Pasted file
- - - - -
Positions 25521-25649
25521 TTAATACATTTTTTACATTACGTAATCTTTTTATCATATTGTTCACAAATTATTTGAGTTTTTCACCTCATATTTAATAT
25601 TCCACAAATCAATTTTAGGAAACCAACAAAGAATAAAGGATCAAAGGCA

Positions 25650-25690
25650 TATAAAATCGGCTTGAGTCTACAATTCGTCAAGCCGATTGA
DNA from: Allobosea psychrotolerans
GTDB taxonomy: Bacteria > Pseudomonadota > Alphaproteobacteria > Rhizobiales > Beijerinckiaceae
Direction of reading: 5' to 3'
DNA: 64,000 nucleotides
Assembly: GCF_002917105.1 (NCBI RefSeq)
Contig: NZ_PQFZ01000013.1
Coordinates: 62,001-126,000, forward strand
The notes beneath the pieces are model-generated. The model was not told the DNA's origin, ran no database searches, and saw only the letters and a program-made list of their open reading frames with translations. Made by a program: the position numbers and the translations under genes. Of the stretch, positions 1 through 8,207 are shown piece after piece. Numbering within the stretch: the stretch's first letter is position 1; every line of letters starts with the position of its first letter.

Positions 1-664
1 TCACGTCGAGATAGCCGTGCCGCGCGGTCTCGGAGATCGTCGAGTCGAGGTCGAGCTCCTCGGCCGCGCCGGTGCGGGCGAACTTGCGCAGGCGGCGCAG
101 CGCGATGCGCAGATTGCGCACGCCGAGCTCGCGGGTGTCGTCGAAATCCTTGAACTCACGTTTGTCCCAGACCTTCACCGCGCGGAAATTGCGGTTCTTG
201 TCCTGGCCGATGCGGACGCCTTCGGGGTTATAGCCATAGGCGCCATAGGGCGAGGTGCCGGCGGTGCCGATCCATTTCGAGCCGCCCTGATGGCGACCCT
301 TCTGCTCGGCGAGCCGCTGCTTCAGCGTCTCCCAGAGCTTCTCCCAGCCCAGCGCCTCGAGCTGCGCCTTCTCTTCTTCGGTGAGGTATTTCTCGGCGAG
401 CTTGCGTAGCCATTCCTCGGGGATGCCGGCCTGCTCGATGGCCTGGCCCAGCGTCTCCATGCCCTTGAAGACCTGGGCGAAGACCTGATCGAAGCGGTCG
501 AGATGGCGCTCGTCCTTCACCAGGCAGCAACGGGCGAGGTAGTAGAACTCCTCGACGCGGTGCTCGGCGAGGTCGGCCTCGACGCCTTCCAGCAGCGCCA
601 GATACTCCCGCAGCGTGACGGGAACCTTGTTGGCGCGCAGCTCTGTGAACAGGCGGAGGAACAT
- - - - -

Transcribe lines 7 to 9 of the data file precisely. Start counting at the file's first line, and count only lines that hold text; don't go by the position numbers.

GTDB taxonomy: Bacteria > Pseudomonadota > Alphaproteobacteria > Rhizobiales > Beijerinckiaceae
Direction of reading: 5' to 3'
DNA: 64,000 nucleotides